Public domain software is not open-source?

John Cowan cowan at
Sun Mar 2 18:15:16 UTC 2008

Rick Moen scripsit:

> > This isn't my discussion.  I am merely pointing out that OSI has 
> > recognized the possibility (note: not existence) of PD, open source, 
> > computer software.
> At bare minimum, software of some very early computers will have, by
> now, passed into the public domain unequivocably.  I doubt any remains
> of general interest, however.

There is, however, the Olson (zoneinfo) software package, which is widely
used wherever time zone information is desired.  It, or its derivatives,
appear in almost every non-Windows operating system, in Java, and in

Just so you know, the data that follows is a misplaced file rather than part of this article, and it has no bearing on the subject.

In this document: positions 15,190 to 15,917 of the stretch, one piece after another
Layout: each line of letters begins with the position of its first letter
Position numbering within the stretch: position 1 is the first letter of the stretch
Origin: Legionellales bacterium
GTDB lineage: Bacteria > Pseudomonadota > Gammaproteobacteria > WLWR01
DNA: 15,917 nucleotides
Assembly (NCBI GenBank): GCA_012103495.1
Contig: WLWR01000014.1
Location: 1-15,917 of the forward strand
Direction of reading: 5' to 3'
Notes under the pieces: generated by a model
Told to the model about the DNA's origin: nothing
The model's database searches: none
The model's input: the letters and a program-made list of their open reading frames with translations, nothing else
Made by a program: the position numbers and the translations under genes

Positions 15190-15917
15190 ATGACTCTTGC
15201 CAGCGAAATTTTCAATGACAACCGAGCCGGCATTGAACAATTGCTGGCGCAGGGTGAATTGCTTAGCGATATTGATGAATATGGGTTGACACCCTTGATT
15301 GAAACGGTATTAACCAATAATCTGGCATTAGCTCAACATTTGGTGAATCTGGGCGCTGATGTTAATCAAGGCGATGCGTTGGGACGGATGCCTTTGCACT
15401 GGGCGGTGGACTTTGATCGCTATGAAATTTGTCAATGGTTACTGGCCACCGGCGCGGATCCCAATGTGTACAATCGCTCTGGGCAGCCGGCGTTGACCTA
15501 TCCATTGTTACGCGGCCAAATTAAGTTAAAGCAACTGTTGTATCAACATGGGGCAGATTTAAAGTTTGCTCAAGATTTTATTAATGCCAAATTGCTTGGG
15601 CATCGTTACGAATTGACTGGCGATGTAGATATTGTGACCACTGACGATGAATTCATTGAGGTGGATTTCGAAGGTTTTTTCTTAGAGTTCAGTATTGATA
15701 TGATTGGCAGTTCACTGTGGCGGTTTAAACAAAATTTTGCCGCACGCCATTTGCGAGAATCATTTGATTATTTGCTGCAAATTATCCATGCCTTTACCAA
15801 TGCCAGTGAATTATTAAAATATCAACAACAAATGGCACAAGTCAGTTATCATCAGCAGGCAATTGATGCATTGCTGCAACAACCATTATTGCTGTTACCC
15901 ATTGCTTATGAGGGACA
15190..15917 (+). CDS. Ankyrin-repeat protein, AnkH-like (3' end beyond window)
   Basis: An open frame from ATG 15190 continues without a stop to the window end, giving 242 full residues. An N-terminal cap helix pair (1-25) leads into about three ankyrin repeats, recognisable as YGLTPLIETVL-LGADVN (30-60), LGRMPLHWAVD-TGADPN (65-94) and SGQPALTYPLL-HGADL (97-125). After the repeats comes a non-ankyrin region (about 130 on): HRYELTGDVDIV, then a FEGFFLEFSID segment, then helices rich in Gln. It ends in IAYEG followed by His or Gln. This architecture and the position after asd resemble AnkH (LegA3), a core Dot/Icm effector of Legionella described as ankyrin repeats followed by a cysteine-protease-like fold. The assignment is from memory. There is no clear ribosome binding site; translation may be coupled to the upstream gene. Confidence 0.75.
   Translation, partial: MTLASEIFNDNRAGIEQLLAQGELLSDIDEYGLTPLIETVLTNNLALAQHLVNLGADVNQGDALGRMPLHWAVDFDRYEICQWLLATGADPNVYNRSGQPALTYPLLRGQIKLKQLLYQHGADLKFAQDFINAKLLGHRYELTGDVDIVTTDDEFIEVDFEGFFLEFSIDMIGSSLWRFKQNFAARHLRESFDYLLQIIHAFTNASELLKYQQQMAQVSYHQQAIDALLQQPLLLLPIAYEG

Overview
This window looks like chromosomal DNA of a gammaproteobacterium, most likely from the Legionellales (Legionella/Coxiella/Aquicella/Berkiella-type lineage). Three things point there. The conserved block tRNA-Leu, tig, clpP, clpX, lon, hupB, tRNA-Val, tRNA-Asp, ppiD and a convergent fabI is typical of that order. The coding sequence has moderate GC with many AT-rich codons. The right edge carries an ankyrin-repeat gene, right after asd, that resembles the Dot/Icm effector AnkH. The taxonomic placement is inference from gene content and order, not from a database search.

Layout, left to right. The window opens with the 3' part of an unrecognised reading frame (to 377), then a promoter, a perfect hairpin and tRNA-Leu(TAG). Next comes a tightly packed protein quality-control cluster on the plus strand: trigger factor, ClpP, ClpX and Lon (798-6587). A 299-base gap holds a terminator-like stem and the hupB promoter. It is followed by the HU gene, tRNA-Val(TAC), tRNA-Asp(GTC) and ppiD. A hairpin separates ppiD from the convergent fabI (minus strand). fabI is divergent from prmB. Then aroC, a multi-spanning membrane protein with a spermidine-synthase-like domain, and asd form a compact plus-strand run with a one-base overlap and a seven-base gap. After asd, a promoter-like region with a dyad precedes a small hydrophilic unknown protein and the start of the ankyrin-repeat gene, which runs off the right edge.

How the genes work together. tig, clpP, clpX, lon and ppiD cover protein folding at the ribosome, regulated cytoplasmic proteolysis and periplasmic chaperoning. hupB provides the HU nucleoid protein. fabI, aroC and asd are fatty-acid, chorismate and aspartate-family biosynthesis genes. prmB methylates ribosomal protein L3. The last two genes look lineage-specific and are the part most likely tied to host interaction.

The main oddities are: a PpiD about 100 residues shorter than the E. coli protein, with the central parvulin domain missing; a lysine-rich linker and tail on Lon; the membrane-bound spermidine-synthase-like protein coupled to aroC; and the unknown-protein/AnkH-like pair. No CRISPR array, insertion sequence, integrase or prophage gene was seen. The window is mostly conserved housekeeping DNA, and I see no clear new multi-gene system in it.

many other places.  And because Olson is a U.S. government employee
(a sysadmin for NIH), the package is ab initio in the public domain.

> In any event (as my page also mentions in passing), OSI's certification
> program certifies licences.  Public domain is not a licence.

True.  However, OSI also certifies (or rather, allows others to self-certify
under restrictions) open-source *software*.  It is not enough that a program
be licensed under an open-source license; it must also be released in source
form, in conformance with OSD #2.  You can't license a block of random-looking
bits under the BSD license and claim it's open source.

Contrariwise, even though truly PD software is not licensed, if it is
source-available it is perfectly feasible to declare it open-source software.
I think the OSI should do so.

By Elbereth and Luthien the Fair, you shall     cowan at
have neither the Ring nor me!  --Frodo

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